2014-04-16
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Somali Police boost Mogadishu security


Somali Police Commissioner, Gen. Sharif Shekuna Mayee



Thursday, January 31, 2013

The Somali police force has announced that it will soon arrest suspects accused of killings in Somalia.

Addressing journalists in Mogadishu, the Somali police commissioner said that no one was above the law, adding that Somalia remains an active member of the international police organization, INTERPOL.

Journalists, lawmakers, musicians, and security officers have been mainly targeted in Somalia in the past years. 19 journalists have been killed in the past thirteen months.

Recently, authorities in Somalia publicly displayed a man accused of killing a person in the Somali capital Mogadishu. The man had been arrested by the South Sudanese police in Juba after Somalia called on the Southern neighbor to arrest and extradite the alleged killer.

The Somali Police now hopes to benefit from Interpol’s membership in order to arrest all those who committed crimes in Somalia. In that case, all the criminals who live abroad will be brought back to face murder charges.

Government troops have also been accused of committing rape in Mogadishu and other surrounding districts.

Amnesty International says that police response to sexual violence chills media freedom and allegations of rape are not adequately investigated in Somalia.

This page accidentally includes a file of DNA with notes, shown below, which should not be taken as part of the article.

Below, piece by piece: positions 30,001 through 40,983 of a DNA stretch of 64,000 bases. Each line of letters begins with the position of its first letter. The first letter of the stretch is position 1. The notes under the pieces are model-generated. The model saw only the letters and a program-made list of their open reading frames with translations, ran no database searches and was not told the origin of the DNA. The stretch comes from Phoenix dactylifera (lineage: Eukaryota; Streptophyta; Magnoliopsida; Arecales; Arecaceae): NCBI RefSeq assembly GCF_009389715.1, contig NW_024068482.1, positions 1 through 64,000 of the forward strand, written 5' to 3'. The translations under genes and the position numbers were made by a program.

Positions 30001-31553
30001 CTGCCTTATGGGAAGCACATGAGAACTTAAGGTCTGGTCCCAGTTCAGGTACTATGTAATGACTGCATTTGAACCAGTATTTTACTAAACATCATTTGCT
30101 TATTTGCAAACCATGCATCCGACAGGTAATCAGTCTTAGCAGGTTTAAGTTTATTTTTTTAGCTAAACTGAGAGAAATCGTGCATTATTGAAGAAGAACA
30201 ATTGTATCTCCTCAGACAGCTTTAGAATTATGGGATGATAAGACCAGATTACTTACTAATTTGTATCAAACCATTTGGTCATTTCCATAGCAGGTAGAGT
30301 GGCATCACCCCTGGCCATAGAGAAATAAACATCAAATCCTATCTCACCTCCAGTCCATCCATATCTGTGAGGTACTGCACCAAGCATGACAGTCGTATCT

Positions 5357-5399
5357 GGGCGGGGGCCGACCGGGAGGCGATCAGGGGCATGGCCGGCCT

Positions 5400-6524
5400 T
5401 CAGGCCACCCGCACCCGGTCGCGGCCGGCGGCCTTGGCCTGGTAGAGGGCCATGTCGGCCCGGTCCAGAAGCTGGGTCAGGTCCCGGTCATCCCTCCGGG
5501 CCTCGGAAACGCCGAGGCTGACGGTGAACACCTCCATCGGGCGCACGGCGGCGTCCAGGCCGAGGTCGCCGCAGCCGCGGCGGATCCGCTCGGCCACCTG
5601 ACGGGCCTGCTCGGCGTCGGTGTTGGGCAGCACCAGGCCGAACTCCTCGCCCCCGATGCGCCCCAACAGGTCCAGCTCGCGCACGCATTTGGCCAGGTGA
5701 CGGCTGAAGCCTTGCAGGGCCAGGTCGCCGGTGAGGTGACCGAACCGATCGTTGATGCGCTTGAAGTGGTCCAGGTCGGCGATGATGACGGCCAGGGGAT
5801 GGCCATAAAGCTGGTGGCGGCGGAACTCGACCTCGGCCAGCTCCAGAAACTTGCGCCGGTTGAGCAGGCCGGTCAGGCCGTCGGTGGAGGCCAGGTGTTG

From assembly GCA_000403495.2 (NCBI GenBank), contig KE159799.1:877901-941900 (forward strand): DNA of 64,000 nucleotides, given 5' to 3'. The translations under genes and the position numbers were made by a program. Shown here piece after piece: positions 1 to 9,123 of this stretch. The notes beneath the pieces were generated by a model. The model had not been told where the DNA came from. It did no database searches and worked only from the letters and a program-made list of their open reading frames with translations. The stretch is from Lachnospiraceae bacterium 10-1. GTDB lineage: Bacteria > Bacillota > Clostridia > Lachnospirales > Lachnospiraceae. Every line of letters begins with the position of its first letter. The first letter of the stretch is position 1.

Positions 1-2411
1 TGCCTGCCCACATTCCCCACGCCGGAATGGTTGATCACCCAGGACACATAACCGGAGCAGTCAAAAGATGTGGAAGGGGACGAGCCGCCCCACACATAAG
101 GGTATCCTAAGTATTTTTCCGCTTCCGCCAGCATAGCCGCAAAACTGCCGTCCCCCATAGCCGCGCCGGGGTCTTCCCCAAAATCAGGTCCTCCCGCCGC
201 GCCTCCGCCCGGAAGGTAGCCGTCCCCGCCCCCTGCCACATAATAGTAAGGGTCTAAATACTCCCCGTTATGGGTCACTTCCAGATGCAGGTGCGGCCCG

However, in efforts to ensure public security, security forces have arrested those police and military officers for crimes such as murder, rape and robbery with violence.

Source: PressTV

Most recently two security officers were executed in Mogadishu after a court found them guilty of murder and rape. Somali police commissioner now emphasizes on the need for community policing in order to make the local people responsible for their own security.

Somali Prime Minister has however promised a crushing response to soldiers accused of rape and killings.

However the Somali police force has come under sharp criticism in the past months. Amnesty International, the Committee to Protect Journalists (CPJ) and Human Rights Watch have all pressured on both the Somali government and police. They say a journalist and three others in custody must be released immediately. The four had followed the case of a woman who had been reportedly raped by state security forces.

But despite international calls for his release the journalist still remains in police custody.

 





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